Timing control primitives affect pedal events as well as notes.

Layering

For the most part, MNS primitives don't set note parameters; rather they adjust the parameters. This means that nuances can be "layered" as mentioned earlier. We could imagine having several MNS specifications, each in a separate file, applied in sequence to a score, analogously to CSS stylesheets.

Extending and refining MNS

MNS as described here is version 0. It's a good framework, but it's fairly crude and low-level. I find that each new piece I work on requires new MNS features. There's lots of room for improvement.

One area of work is PFT primitives. Linear primitives - all I've implemented so far - are not quite convincing for either tempo or volume control.

Another important area of work, I think, is the way notes are selected. What we have now is basic: notes are tagged based on chord position and metric position, you can tag them explicitly. I can imagine more sophisticated ways of selecting notes, based on musical semantics:

  • Harmony: tag various types of cadences and estimates of harmonic distance.
  • Phrase structure: suppose you want to add a small ritardando at the end of each phrase, or accent the high points of phrases. It would be good to express this at a high level.
... and so on.

It might be useful to parameterize MNS primitives, so that you can adjust the overall level of nuance by turning a single "knob".

Representing MNS specifications

The primitives described here have been implemented in a Python library called Numula.

For interoperability with other musicc software, we need a file format for MNS specifications. I lean toward JSON as a basis for this; one could also use XML, but it's unnecessarily verbose. An MNS specification in JSON might look like:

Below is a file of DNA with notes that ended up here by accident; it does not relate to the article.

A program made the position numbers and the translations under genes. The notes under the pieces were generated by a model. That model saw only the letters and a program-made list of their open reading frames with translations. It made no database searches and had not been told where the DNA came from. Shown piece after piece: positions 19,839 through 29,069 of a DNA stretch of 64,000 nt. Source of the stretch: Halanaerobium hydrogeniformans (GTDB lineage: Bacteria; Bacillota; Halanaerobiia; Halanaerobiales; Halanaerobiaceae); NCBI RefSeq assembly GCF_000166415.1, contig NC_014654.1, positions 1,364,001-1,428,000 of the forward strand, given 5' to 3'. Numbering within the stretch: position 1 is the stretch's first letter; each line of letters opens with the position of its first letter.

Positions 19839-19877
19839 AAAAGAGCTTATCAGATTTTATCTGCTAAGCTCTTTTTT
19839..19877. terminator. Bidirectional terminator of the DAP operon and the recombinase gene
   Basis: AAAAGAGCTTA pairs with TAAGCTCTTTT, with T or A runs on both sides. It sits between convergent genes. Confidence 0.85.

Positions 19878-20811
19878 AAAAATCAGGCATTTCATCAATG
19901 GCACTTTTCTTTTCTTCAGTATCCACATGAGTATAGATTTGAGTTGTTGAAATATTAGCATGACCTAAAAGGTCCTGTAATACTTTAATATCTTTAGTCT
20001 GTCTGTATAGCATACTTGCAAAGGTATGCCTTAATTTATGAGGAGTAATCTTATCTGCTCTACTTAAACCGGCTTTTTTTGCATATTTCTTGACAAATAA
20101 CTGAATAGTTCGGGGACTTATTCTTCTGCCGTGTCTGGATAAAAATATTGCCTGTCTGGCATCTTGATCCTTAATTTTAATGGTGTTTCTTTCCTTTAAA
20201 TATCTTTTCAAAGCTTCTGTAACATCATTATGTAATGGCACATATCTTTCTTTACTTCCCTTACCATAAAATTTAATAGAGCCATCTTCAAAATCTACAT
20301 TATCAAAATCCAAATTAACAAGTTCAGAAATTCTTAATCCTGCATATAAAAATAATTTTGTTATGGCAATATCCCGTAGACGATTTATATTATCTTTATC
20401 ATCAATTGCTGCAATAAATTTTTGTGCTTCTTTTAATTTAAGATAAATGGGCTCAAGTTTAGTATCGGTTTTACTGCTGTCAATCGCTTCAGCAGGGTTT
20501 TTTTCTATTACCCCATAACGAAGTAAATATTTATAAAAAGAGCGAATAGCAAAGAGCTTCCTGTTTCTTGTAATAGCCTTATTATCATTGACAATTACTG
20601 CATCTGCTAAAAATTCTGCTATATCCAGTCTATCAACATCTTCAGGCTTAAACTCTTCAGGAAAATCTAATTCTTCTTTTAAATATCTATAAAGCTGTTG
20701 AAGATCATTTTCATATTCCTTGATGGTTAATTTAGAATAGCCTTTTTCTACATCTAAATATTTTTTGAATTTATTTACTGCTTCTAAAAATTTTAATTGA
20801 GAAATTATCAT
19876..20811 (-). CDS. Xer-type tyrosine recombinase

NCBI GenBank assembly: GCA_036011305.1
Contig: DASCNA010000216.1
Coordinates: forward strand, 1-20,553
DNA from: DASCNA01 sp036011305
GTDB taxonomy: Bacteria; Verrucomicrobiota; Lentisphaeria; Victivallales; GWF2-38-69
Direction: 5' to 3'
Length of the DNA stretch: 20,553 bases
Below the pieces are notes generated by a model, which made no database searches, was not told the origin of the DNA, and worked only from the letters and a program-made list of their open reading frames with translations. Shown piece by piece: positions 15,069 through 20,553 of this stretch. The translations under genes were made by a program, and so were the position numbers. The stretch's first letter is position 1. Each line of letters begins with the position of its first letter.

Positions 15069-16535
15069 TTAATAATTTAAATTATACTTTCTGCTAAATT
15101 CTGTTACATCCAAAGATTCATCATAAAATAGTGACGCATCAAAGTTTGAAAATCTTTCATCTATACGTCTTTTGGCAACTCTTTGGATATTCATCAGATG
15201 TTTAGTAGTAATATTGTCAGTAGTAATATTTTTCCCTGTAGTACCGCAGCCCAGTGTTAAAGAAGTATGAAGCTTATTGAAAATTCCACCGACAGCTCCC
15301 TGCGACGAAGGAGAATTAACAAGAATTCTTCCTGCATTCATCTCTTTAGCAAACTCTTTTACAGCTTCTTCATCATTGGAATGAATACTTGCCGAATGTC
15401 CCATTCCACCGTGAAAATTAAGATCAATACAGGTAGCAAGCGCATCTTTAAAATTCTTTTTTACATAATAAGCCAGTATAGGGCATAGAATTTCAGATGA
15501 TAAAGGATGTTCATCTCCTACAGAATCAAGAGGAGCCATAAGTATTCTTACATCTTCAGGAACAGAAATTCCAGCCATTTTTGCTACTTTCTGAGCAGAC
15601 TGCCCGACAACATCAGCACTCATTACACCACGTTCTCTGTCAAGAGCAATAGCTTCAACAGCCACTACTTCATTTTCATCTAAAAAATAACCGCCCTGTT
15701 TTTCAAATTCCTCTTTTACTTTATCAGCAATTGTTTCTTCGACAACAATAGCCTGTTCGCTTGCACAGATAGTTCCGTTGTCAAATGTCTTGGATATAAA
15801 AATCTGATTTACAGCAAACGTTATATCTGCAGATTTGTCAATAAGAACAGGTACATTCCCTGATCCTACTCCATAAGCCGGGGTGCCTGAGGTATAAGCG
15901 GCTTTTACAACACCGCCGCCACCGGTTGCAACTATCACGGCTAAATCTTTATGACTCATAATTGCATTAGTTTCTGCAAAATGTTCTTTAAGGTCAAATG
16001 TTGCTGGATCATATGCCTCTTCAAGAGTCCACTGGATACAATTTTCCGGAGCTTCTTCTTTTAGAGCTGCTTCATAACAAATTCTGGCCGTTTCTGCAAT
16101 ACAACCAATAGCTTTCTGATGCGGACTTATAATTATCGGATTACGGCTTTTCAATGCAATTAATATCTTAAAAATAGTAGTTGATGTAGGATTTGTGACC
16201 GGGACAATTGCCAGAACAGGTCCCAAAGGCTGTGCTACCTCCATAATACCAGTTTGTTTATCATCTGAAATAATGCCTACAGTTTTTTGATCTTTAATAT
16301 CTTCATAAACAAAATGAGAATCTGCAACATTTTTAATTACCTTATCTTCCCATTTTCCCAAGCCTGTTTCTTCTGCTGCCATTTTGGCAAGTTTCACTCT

{
    "title": "MNS spec for Chopin's 1st Nocturne",
    "operators": [
        {
            "type": "tempo_adjust_pft",
            "start": "3/4",
            "segments": [
                {
                    "type": "linear",
                    "start": 90,
                    "end": 110,
                    "dur": "8/4",
                },
                {
                    "type": "delta",
                    "value": .15
                },
                {
                    "type": "linear",
                    "start": 110,
                    "end": 80,
                    "dur": "7/4"
                }
            ],
            "normalize": "True",
            "selector": "'rh' in tags"
        },
        {
            "type": "vol_adjust_pft",
            "start": 0,
            "segments": [
                {
                    "type": "linear",
                    "start": .3,
                    "end": .8,
                    "dur": "2/4",
                    "closed_end": "True"
                },
                {
                    "type": "linear",
                    "start": .7,
                    "end": .3,
                    "dur": "1/4",
                }
            ]
        }
    ]
}

Copyright 2022 © David P. Anderson